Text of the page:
Development of Automated Patch Clamp Technique to Investigate CFTR Chloride Channel Function - Sophion

Development of Automated Patch Clamp Technique to Investigate CFTR Chloride Channel Function

Author(s): Arnaud Billet, Lionel Froux, John W. Hanrahan and Frederic Becq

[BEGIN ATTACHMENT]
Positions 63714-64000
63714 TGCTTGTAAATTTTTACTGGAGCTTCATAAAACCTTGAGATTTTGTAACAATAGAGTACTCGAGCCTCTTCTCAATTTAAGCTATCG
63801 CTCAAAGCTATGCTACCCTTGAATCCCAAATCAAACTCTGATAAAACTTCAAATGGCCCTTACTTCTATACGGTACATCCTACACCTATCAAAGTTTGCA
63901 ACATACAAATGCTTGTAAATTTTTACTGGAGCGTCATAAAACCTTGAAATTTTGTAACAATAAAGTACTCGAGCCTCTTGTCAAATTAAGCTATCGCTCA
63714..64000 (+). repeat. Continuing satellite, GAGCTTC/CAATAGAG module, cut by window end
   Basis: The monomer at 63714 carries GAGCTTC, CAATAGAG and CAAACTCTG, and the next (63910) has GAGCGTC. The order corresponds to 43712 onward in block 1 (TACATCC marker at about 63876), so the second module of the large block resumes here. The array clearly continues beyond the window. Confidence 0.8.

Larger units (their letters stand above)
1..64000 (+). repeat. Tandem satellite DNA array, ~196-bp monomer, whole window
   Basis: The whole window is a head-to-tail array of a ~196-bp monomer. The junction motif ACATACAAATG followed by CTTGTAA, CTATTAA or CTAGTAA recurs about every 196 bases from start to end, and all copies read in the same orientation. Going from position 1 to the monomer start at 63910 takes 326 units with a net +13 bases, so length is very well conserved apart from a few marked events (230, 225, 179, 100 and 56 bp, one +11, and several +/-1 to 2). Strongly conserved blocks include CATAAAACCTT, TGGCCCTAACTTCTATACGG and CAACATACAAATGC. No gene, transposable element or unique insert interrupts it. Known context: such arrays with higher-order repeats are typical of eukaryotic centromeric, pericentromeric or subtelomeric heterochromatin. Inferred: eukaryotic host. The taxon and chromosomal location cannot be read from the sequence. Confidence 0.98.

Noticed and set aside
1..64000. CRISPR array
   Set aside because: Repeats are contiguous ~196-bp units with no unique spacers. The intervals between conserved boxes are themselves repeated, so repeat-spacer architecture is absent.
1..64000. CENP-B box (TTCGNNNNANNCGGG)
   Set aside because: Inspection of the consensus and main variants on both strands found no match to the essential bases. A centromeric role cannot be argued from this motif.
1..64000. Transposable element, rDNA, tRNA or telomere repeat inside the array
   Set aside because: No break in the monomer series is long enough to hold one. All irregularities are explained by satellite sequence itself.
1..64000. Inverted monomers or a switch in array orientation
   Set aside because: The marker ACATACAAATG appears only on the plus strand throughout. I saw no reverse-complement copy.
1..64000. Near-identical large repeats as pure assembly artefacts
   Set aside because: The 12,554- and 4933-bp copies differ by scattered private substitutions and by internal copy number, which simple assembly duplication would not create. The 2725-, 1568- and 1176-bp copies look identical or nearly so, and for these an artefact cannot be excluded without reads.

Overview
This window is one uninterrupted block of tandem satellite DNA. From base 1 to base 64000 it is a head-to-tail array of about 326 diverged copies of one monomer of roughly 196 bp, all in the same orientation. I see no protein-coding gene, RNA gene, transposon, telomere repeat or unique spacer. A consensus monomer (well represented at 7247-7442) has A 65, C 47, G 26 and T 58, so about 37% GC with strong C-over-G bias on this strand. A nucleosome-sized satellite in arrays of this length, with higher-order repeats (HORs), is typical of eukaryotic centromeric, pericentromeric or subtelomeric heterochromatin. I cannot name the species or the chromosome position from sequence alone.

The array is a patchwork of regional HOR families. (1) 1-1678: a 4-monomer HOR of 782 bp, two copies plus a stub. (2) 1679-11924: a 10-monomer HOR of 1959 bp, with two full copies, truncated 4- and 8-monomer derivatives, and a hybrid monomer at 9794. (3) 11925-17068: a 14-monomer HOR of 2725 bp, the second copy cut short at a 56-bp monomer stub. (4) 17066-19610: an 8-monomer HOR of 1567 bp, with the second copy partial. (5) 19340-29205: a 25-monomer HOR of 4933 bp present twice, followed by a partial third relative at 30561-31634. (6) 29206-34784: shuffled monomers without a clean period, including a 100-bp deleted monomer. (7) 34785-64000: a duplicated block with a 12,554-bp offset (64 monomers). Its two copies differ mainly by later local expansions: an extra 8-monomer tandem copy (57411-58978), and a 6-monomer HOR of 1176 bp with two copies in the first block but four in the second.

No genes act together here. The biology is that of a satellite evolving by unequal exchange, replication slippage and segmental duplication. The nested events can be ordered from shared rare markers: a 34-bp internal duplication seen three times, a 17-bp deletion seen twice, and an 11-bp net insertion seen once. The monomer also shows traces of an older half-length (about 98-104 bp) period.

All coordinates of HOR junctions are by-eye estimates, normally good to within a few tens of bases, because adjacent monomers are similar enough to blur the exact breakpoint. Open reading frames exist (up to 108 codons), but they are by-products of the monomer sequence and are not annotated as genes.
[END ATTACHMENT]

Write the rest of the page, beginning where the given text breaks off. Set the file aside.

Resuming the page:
The chloride (Cl) channel cystic fibrosis transmembrane conductance regulator (CFTR) is defective in cystic fibrosis (CF), and mutation of its encoding gene leads to various defects such as retention of the misfolded protein in the endoplasmic reticulum, reduced stability at the plasma membrane, abnormal channel gating with low open probability, and thermal instability, which leads to inactivation of the channel at physiological temperature. Pharmacotherapy is one major therapeutic approach in the CF field and needs sensible and fast tools to identify promising compounds. The high throughput screening assays available are often fast and sensible techniques but with lack of specificity. Few works used automated patch clamp (APC) for CFTR recording, and none have compared conventional and planar techniques and demonstrated their capabilities for different types of experiments. In this study, we evaluated the use of planar parallel APC technique for pharmacological search of CFTR-trafficking correctors and CFTR function modulators. Using optimized conditions, we recorded both wt- and corrected F508del-CFTR Cl currents with automated whole-cell patch clamp and compared the data to results obtained with conventional manual whole-cell patch clamp. We found no significant difference in patch clamp parameters such as cell capacitance and series resistance between automated and manual patch clamp. Also, the results showed good similarities of CFTR currents recording between the two methods. We showed that similar stimulation protocols could be used in both manual and automatic techniques allowing precise control of temperature, classic I/V relationship, and monitoring of current stability in time. In conclusion, parallel patch-clamp recording allows rapid and efficient investigation of CFTR currents with a variety of tests available and could be considered as new tool for medium throughput screening in CF pharmacotherapy.